One of his reasons is:
My take on this is as follows....if a culture/language needs to be protected through government legisation and enforced (and compulsory) education , then how viable is it really?
"We want to protect our cultural heritage," said Charest, pointing out that the French minority in North America had to be preserved. "We are the example of what is at stake."
Could you imagine this same mentality existing a couple of thousand years ago...we would all be wearing togas and speaking latin.
Cultures and languages change and actually disappear. This is part of a sociological evolution that has been going on since Mankind got booted out of the trees by the much stronger apes who remained there. However, in the past several decades, cultures have not been allowed to evolve much. Governments, intent on protecting culture, bring in legislation that actually cause stagnation.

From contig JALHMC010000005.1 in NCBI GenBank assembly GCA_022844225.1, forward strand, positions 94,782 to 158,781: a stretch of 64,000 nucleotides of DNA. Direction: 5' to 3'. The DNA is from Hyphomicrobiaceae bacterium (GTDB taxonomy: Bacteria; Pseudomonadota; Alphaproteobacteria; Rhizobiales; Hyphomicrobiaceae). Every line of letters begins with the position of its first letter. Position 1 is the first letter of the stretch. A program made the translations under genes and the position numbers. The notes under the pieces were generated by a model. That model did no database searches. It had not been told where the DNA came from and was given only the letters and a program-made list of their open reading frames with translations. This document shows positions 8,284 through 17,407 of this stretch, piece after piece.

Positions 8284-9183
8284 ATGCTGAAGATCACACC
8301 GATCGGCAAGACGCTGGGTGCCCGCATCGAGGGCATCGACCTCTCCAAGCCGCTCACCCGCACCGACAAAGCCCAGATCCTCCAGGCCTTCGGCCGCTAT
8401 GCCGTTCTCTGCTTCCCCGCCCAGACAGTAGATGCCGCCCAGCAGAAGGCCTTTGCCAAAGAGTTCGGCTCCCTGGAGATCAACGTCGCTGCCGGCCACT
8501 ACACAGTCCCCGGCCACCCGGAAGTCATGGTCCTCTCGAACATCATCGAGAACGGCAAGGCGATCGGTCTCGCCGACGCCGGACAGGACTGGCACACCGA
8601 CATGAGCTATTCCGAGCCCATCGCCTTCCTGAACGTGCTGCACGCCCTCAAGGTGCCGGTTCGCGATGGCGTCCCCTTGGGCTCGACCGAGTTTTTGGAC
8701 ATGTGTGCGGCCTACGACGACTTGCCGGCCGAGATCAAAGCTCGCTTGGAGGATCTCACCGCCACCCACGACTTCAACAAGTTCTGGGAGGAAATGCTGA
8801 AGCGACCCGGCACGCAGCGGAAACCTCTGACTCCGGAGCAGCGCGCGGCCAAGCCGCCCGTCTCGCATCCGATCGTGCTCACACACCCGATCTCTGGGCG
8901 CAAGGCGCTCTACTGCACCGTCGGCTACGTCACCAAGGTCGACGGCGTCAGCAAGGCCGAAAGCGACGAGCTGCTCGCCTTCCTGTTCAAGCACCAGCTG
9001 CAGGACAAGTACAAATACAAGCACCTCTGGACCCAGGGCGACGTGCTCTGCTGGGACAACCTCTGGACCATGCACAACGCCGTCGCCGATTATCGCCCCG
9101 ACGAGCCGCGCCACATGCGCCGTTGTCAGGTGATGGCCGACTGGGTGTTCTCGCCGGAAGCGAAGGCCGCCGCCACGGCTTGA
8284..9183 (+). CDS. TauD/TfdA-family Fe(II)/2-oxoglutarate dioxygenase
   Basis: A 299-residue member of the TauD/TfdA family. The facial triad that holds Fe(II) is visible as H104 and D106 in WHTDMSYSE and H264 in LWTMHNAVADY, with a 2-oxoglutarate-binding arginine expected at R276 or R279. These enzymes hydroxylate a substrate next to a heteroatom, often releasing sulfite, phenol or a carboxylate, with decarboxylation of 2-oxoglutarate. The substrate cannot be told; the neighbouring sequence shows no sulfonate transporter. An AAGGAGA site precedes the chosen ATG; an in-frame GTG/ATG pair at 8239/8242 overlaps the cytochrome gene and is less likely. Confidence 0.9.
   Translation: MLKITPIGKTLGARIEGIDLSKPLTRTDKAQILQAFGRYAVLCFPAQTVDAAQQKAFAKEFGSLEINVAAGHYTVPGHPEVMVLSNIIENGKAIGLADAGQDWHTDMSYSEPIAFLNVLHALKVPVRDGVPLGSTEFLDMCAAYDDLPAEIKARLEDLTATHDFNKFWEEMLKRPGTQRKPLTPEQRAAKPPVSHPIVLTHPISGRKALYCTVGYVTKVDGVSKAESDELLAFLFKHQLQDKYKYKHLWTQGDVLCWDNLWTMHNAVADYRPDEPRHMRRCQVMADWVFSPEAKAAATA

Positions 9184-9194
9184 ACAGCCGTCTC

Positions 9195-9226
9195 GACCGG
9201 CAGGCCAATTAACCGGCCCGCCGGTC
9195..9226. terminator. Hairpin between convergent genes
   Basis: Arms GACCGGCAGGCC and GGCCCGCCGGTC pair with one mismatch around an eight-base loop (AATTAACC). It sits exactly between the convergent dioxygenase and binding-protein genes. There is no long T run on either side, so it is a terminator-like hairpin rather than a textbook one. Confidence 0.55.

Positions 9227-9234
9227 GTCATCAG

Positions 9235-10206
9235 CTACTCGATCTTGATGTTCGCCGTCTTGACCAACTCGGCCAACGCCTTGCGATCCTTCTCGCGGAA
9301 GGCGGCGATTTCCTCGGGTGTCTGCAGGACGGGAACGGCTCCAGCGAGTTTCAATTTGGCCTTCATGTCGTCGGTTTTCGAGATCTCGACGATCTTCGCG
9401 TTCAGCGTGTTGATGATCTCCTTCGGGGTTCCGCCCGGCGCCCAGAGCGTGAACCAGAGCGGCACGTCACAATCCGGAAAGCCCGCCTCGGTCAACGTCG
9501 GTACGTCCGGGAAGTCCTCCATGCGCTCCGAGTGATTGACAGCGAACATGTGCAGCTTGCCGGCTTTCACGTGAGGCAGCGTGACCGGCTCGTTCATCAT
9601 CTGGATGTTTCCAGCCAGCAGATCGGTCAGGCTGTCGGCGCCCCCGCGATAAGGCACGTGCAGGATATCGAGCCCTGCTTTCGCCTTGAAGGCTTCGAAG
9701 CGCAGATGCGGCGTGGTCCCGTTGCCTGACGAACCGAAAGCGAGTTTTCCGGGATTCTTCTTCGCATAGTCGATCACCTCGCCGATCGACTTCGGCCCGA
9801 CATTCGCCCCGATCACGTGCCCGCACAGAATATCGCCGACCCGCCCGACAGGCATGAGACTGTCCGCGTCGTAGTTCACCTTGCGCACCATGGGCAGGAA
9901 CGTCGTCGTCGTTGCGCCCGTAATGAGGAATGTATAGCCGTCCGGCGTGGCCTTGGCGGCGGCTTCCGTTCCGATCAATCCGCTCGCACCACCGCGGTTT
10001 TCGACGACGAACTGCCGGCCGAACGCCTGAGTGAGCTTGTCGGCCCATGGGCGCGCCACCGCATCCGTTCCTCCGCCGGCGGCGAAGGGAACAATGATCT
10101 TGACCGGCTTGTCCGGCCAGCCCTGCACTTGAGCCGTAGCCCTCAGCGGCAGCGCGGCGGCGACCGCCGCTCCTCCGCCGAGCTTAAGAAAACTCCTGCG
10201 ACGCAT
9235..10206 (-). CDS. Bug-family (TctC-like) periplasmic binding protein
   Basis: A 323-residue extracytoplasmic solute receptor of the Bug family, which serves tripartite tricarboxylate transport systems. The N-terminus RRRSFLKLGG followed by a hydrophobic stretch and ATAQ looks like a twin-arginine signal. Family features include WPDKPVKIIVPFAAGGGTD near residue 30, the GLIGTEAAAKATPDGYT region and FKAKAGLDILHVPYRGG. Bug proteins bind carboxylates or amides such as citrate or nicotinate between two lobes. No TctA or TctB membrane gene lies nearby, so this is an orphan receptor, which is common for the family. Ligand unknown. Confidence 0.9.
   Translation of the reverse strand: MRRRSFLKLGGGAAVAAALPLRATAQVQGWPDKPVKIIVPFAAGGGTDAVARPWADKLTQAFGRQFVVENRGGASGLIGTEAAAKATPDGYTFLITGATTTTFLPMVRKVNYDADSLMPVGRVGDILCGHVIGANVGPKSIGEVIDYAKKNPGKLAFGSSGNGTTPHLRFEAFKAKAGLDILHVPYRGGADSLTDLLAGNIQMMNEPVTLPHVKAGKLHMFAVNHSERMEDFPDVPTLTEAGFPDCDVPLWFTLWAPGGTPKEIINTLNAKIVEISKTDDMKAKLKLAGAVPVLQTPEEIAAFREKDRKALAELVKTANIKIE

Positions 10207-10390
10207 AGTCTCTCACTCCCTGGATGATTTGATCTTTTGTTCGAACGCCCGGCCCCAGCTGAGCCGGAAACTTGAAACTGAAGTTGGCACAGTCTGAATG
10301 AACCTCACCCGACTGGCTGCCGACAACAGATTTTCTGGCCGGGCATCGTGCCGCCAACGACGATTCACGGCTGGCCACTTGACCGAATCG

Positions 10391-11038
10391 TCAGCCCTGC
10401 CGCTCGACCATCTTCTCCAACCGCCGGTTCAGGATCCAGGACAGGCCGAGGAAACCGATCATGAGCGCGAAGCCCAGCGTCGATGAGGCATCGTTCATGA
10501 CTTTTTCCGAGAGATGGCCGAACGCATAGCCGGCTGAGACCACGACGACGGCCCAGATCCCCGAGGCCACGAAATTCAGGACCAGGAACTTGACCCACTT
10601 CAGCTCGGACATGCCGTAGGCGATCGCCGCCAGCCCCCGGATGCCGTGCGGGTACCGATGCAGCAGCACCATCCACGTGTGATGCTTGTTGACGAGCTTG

Not just governments, but corporations (especially media-related) are also prime culprits in this stagnation. Music, for instance...when my 18 year old son can listen to a song from 1974 and actually LIKE it, then something is wrong. Popular music hasn't changed all that much in more than THIRTY (30) freakin' years. Think that has to do with tastes or with record labels?
I live in Quebec and I can't help but think that if this province once again threatens to separate, the rest-of-the-country should just call their bluff and boot them the fuck out. See how easy it would be to protect their culture and language when they are surrounded by 200 million + anglophones. Unless you think Canada would be stupid enough to continue the expensive "official bilingualism" project.